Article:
The desire to help and the hope that we can provide direction, care, or support to someone that may be struggling is inherent in many of us. Whether it is a family member, friend, or even a neighbour, when we see a loved one experiencing mental distress most of us are genuinely inclined to help.
Quite often two things keep us from offering that support: We are either 1) Not sure what we’re supposed to do or 2) We’re afraid if we do something, we’re going to end up worsening the situation.
While there are numerous social service agencies and mental health supports in our community, often the people who are closest to us can be the most impactful. We all have the ability to support a person experiencing mental distress and sometimes it’s just about learning what it is we can do to help.
A great starting point in supporting a loved one’s mental well-being is to see what is already available in our community. Contrary to popular belief, this type of learning does not take years or months, often we can learn these simple soft skills in matter of days or even hours. Courses like Mental Health First Aid have proven successful in helping others provide care to those in distress. One of the most important steps is learning how to recognize the signs of mental distress in another (be it depression, anxiety, or even psychosis) and becoming equipped with the appropriate skills to direct that person towards care.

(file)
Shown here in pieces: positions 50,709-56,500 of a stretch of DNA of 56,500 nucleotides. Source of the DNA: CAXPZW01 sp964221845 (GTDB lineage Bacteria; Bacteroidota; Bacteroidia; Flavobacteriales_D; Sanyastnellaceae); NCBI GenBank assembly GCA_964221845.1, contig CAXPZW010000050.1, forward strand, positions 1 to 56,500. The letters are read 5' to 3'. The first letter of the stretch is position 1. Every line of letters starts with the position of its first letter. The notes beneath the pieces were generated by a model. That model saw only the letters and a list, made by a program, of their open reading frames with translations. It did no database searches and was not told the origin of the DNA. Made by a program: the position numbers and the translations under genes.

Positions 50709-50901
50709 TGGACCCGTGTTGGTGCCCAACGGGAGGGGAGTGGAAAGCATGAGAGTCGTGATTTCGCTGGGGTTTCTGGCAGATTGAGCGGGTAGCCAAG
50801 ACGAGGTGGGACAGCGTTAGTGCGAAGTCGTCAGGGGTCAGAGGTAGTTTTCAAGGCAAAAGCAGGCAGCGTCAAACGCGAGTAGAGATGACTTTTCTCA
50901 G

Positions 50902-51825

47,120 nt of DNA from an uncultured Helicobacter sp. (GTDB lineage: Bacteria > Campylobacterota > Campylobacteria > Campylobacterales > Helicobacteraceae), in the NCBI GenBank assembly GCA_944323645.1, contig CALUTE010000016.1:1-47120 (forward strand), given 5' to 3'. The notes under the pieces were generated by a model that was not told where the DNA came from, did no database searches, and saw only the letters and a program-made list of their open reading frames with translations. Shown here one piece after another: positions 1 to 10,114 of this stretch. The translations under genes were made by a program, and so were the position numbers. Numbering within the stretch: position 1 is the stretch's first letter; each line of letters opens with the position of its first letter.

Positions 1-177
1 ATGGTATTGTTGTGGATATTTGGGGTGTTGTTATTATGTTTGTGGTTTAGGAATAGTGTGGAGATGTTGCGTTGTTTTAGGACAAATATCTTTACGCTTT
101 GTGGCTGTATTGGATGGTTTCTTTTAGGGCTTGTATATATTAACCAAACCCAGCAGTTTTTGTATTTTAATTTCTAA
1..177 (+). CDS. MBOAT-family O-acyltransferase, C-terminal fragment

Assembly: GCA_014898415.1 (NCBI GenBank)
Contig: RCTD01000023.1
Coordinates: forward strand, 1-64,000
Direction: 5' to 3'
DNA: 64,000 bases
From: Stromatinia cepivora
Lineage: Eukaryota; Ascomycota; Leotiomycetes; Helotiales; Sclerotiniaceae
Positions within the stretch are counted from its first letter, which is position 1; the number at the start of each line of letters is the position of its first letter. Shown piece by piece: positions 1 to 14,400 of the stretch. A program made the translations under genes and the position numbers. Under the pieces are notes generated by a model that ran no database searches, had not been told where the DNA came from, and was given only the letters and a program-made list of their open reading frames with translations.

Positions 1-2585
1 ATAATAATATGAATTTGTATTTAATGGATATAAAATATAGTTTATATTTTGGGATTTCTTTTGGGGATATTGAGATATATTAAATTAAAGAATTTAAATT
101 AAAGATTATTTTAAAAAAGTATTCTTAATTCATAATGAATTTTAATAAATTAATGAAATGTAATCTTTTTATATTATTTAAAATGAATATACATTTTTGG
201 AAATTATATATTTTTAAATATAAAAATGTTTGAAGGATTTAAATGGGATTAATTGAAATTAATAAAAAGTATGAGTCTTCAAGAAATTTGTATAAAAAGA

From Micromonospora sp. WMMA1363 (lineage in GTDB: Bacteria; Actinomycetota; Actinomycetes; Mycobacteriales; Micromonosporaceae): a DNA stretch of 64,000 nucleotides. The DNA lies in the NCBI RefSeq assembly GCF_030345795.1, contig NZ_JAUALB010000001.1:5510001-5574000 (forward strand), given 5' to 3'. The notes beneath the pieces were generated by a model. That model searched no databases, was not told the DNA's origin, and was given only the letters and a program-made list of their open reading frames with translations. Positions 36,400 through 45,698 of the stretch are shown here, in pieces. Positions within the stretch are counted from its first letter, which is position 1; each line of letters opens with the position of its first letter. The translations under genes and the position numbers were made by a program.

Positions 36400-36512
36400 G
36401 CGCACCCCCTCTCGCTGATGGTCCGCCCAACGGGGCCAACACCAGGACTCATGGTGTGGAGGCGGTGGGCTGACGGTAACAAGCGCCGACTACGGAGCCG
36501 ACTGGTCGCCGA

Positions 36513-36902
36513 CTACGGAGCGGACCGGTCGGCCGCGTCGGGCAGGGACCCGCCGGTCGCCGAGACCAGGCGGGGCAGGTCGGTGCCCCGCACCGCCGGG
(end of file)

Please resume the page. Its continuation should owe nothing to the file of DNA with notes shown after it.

Even with daunting topics like suicide, there are courses available to help and we all have the potential to learn the skills necessary to direct a person towards care and safety. Courses like safeTALK (suicide alertness for everyone) or Applied Suicide Intervention Skills Training are both courses available to any adult 16 and older in our community. Within a short period, we can learn how to direct a person experiencing thoughts of suicide towards care.
There are even courses available in our community that can help with our own internal growth and development. Bounce Back is a free skill-building program designed to help adults and youth 15 and older manage symptoms of depression and anxiety. Booklets are mailed right to an individual’s doorstep and they can work through a program modelled in Cognitive Behavioural Therapy.
Concepts that can seem, scary foreign or complicated can actually be made very simple. We all have the ability to grow and improve our existing mental health and we all have the capacity to learn how to help others. This year during mental health week, perhaps we could take the time to think about what seeds of education we could plant within ourselves that could help blossom a community of mental health for all.
For more information on the courses mentioned above, check out: